My friend Gina decided to celebrate her birthday by renting a historic cabin at the edge of Shenandoah National Park and inviting along a bunch of friends. Despite being swamped (as usual) at work, or maybe because I was swamped at work and needed some time "off the grid", I jumped at the invitation. The group included Gina and Peter H2, Dave and Cyndi, Nelson, Suzanne and me. Oh, plus the icing on the cake - Jen had a business trip to DC and came down a little early to join the outing.
I volunteered to drive Jen. She flew into National, took the Metro to my neighborhood and walked to my house, detouring to walk up her old block along the way. Given the limits of bringing stuff with you on an airplane, she was short 1 or 2 gear items and hadn't brought any food and so our first order of business was to gear her up. I grabbed some stuff for her (now, in addition to saying that I have slept in Jen's tent, I can also say that she's slept in my sleeping bag) and after a stop at Westover for lunch (Italian Store pizza!) we picked up some food food and then headed for the hills.
We got to the cabin just a few minutes behind Gina and Peter. Dave, Cyndi and Nelson (who had driven together) were already there. It's not quite clear to me why, since there's a perfectly good dirt road there, but they don't let you drive all the way to the cabin. You have to park about 1/4 mile away and walk the rest of the cabin. Knowing that Gina was bringing a garden cart for the purpose of hauling gear I I hadn't exactly packed light. I had the basics in my backpack but had also brought a tub of extra stuff, plus instruments. We made a few trips with backpacks and a garden cart to bring all our stuff up - gear, musical instruments, drinking water, food, etc.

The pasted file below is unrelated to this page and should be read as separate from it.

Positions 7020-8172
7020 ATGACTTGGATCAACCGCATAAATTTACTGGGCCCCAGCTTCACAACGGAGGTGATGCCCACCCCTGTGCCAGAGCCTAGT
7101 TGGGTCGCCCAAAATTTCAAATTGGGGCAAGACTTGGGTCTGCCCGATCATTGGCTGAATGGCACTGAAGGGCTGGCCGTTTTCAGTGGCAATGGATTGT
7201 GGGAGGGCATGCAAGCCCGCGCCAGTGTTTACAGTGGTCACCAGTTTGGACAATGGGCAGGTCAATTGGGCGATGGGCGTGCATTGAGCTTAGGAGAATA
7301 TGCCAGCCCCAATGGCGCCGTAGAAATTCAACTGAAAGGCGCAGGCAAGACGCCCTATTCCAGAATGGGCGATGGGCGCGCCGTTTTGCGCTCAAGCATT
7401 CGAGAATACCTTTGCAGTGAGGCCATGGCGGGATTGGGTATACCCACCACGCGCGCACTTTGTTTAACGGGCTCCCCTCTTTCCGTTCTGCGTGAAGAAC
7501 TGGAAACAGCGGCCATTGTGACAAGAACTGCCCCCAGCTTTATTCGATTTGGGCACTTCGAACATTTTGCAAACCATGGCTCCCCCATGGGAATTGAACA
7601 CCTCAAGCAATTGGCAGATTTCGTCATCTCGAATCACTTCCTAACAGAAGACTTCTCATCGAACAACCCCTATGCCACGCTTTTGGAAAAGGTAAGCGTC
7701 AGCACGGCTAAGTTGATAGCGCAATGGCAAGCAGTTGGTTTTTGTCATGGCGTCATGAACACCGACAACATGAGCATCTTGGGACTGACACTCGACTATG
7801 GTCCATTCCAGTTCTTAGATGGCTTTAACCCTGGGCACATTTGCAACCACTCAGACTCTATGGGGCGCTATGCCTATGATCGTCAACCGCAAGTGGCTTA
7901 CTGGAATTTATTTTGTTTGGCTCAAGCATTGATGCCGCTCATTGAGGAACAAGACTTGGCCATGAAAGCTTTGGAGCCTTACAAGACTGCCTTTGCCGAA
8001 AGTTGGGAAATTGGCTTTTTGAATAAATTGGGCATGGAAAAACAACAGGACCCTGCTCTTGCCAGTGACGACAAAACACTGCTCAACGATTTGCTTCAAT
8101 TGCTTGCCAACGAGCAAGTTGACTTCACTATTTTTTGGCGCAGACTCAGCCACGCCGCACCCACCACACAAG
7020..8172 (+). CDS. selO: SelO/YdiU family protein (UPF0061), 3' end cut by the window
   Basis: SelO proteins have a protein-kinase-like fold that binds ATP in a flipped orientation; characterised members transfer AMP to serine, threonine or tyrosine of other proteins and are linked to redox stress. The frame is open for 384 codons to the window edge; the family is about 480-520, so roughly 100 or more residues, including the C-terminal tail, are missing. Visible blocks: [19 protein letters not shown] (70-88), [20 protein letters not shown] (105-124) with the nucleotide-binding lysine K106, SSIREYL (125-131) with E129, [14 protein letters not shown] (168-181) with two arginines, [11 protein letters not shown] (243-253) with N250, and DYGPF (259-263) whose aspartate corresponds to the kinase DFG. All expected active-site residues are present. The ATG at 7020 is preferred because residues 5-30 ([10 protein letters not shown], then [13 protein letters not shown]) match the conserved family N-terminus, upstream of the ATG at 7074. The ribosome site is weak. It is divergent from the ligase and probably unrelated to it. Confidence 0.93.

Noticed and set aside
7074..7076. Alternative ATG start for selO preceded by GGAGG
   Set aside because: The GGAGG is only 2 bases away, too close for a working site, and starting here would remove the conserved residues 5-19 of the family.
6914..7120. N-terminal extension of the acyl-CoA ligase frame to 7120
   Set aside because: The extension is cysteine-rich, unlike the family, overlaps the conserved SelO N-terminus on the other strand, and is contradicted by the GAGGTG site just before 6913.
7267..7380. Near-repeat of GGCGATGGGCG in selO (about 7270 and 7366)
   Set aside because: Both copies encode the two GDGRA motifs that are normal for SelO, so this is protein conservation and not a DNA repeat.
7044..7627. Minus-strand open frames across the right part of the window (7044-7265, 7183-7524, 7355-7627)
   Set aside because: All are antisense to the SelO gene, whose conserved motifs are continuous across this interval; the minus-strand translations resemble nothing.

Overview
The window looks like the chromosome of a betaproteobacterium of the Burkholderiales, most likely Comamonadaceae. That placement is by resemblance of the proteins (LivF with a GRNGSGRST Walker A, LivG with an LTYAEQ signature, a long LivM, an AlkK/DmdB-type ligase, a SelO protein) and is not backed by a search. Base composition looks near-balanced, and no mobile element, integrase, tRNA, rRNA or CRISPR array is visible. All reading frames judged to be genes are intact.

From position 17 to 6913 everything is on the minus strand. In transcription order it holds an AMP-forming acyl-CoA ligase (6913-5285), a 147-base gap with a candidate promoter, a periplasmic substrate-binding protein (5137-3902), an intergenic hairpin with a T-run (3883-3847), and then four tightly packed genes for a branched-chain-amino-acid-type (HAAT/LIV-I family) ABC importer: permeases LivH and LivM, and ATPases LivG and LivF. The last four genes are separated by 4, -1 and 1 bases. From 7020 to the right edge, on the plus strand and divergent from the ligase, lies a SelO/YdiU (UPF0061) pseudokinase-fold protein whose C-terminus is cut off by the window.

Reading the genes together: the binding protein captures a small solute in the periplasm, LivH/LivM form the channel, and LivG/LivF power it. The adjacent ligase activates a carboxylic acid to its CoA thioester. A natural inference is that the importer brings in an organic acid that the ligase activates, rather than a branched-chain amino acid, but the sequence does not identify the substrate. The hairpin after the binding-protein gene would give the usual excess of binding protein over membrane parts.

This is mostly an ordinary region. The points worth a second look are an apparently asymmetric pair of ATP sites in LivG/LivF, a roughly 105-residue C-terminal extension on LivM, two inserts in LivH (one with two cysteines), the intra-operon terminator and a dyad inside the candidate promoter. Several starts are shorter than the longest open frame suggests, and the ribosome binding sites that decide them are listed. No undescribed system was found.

The cabin dates from 1913, from an era before they created the park. On the main floor it has a great room with bunkbeds on one side and a sitting area with a big wood stove on the other, and a kitchen. Cooking is via a cast iron wood stove or hot plate. There's electricity but no running water or refrigeration. No bathroom, of course - outhouse only. The cabin also has a loft room up a steep stairway with some more beds. Dave, Cyndi and Nelson stayed upstairs. The rest of us stayed downstairs, closer to the stoves. Dave siad he heard "a rat" walking around upstairs at night. I'm sure he heard something, though whether it was a mouse, a rat, squirrels or whatever I don't know.
It seems perfectly natural that a house from 1913 would be rustic - rough-hewn beams and wood stoves for heat. When I thought about it, though, I realized it's ten years newer than the house in which i grew up, a Victorian charmer (well, technically Edwardian) with stained glass windows, parquet wood floors, and central heat. Urban NYC vs. rural Virginia living, I guess.
Planning Saturday's Hike
|Down the Trail|
Dinner was Gina's white lasagna, lots of snacks, sides and veggies, and no shortage of wine.
Saturday dinner was a feast - Dave and Cyndi's sweet potato and squash chili, cornbread baked in a cast iron skillet, my vegetarian stuffed cabbage, and the usual assortment of snacks and sides. And no shortage of wine. After dinner Jen and I played music for a while. Everyone was tired and we headed to bed early. We had gotten the hang of feeding the wood stove and the place stayed nice and warm overnight.
Sunday morning, after a nice breakfast of omelettes, we headed out for a short hike. It was a warmer day and so we were less bundled up and we could stay warm without being on the move. We hiked down to a pretty set of waterfalls where we hung for a bit. When we got back to the cabin we laid out all the leftovers on the picnic table for lunch. And sang happy birthday to Gina!
|Peter and Dave cutting wood|